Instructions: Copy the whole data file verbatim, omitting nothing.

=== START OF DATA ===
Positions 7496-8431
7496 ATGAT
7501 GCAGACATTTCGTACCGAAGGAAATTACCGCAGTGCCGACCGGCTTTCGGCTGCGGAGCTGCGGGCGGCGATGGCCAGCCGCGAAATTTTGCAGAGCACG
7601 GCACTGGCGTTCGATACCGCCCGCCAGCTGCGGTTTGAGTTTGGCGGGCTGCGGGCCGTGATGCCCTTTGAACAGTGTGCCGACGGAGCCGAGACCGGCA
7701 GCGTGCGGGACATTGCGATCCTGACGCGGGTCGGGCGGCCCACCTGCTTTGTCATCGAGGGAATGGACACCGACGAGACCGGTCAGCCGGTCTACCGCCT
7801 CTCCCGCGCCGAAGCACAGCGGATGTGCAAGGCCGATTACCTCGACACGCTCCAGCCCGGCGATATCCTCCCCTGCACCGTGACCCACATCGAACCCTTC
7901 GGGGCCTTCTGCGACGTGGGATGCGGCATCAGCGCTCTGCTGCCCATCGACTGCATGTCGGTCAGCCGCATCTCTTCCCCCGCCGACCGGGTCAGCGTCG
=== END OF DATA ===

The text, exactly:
Positions 7496-8431
7496 ATGAT
7501 GCAGACATTTCGTACCGAAGGAAATTACCGCAGTGCCGACCGGCTTTCGGCTGCGGAGCTGCGGGCGGCGATGGCCAGCCGCGAAATTTTGCAGAGCACG
7601 GCACTGGCGTTCGATACCGCCCGCCAGCTGCGGTTTGAGTTTGGCGGGCTGCGGGCCGTGATGCCCTTTGAACAGTGTGCCGACGGAGCCGAGACCGGCA
7701 GCGTGCGGGACATTGCGATCCTGACGCGGGTCGGGCGGCCCACCTGCTTTGTCATCGAGGGAATGGACACCGACGAGACCGGTCAGCCGGTCTACCGCCT
7801 CTCCCGCGCCGAAGCACAGCGGATGTGCAAGGCCGATTACCTCGACACGCTCCAGCCCGGCGATATCCTCCCCTGCACCGTGACCCACATCGAACCCTTC
7901 GGGGCCTTCTGCGACGTGGGATGCGGCATCAGCGCTCTGCTGCCCATCGACTGCATGTCGGTCAGCCGCATCTCTTCCCCCGCCGACCGGGTCAGCGTCG